Inside Higher Ed reports:
For many years, critics of the SAT have cited a verbal question involving the word regatta as an example of how the test may favor wealthier test-takers, who also are more likely to be white. It’s been a long time since the regatta question was used — and the College Board now has in place a detailed process for testing all questions and potential questions, designed to weed out questions that may favor one group of students over another.
But a major new research project — led by a scholar who favors standardized testing — has just concluded that the methods used by the College Board (and just about every other testing entity for either admissions or employment testing) are seriously flawed. While the new research doesn’t conclude that the tests are biased, it says that they could be — and that the existing methods of detection wouldn’t reveal that.
The study, by Aguinis et. al., is available online here (PDF).
The New York Times reports:
Over the last few years, groups nationwide have adopted the open-source mantra of the software world and started financing open-source books. Experts — often retired teachers or groups of teachers — write these books and allow anyone to distribute them in digital, printed or audio formats. Schools can rearrange the contents of the books to suit their needs and requirements.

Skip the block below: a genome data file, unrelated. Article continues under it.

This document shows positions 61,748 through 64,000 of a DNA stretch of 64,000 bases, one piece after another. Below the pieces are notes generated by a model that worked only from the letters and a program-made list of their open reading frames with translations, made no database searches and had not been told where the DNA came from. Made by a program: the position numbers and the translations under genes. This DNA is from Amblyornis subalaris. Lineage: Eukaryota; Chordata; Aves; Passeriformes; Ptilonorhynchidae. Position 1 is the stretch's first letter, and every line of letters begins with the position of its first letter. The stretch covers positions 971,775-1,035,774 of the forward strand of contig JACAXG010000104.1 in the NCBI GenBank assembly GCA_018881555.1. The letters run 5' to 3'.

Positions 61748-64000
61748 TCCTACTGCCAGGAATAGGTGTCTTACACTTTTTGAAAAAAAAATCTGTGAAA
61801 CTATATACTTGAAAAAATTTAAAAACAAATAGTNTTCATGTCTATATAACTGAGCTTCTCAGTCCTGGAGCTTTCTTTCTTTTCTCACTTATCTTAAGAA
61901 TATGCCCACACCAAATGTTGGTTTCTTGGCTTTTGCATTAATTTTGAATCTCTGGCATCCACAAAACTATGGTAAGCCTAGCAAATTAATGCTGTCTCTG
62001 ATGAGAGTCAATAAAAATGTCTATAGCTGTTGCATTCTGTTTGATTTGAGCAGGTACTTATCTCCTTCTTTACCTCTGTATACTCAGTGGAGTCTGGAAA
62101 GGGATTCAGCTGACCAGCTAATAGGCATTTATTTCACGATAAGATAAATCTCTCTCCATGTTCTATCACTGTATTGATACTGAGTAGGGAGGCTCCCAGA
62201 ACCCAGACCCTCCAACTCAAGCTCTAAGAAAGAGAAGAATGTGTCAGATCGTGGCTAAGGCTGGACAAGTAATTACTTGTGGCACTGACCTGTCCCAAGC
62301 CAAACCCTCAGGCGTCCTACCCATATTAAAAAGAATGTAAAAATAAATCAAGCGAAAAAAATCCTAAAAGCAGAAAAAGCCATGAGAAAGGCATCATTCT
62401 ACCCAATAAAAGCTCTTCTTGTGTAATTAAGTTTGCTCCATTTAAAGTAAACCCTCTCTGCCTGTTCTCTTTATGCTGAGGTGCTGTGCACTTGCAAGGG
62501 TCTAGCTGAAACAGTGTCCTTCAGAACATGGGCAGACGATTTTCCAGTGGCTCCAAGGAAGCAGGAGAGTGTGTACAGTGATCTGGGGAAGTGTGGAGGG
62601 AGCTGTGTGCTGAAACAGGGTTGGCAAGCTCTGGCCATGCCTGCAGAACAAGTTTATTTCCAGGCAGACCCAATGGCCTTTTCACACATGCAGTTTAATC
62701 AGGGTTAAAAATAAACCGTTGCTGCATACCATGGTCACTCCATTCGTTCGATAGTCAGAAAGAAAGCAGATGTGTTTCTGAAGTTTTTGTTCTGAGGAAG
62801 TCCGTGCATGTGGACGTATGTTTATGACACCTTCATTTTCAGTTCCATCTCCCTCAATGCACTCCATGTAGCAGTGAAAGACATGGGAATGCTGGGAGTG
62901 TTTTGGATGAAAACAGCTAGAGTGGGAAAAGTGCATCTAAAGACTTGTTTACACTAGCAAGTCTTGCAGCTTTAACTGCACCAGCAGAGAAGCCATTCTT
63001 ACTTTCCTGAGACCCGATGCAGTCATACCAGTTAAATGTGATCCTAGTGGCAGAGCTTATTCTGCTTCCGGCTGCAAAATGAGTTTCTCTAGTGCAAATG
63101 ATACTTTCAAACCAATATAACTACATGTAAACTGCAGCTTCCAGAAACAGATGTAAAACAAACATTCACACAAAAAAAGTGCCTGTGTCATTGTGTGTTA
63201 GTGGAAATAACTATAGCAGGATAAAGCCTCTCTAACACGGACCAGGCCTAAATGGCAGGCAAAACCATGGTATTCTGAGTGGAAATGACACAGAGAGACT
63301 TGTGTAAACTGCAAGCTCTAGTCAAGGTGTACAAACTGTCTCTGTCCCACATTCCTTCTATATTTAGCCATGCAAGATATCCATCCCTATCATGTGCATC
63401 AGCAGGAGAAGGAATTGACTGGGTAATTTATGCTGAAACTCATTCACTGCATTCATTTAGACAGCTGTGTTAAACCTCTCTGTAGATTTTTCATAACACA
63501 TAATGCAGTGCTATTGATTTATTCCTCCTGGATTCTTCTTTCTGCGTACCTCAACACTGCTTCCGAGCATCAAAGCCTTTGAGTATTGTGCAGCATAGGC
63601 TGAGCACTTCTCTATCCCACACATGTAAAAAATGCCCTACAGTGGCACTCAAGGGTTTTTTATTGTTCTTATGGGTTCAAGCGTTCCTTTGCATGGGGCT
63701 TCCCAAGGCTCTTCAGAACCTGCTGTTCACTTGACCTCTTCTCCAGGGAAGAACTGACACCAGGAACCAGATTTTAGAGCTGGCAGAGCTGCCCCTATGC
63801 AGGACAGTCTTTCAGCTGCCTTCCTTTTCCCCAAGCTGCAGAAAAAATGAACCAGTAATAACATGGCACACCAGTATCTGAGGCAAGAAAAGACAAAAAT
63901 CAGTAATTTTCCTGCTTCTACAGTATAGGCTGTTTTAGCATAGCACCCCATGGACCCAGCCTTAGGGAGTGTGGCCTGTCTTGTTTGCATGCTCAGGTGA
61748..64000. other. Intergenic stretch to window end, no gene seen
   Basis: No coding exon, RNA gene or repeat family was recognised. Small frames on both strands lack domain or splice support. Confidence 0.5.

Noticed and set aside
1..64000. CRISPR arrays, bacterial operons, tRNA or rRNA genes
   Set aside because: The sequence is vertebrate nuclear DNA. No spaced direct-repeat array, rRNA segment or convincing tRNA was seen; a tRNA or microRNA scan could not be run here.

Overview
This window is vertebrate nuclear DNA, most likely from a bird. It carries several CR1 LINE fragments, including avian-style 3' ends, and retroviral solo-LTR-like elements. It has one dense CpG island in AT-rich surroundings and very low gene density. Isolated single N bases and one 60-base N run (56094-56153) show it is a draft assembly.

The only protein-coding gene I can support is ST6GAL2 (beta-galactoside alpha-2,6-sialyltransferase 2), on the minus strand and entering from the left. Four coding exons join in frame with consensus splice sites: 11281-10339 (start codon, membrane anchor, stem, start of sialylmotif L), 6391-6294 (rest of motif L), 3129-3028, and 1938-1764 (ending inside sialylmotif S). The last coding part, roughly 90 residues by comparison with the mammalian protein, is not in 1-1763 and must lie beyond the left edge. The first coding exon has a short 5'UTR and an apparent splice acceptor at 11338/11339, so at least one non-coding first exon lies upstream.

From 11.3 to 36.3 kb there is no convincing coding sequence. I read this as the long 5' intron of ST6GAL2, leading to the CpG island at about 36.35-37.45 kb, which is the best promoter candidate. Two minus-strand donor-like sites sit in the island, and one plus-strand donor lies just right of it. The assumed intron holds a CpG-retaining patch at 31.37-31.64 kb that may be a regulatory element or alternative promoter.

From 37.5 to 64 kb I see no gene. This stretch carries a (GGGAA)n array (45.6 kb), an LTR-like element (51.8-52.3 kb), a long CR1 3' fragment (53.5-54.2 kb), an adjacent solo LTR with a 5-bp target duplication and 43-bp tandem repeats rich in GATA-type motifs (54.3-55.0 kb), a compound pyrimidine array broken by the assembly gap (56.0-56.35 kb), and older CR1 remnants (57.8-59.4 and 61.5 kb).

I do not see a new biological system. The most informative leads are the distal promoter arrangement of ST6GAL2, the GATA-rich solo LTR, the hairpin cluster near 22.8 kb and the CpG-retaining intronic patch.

But progress with these open-source texts has been slow.
California and Texas dominate the market for textbooks used in kindergarten through high school, and publishers do all they can to meet these states’ requirements and lock in their millions of students for years.
Both states have only recently established procedures that will let open-source textbooks begin making their way through the arduous approval process.
- In an age of easy copy-and-paste technology, do contemporary students simply not understand the concept of plagiarism? [New York Times]
- Several U. of Texas faculty think the answer is ‘yes’ [The Daily Texan]
- Speaking of Texas – the Higher Education Coordinating Board here is considering a new requirement that college students complete part of their degree work via online learning or other ‘outside the classroom’ methods [Chronicle of Higher Ed]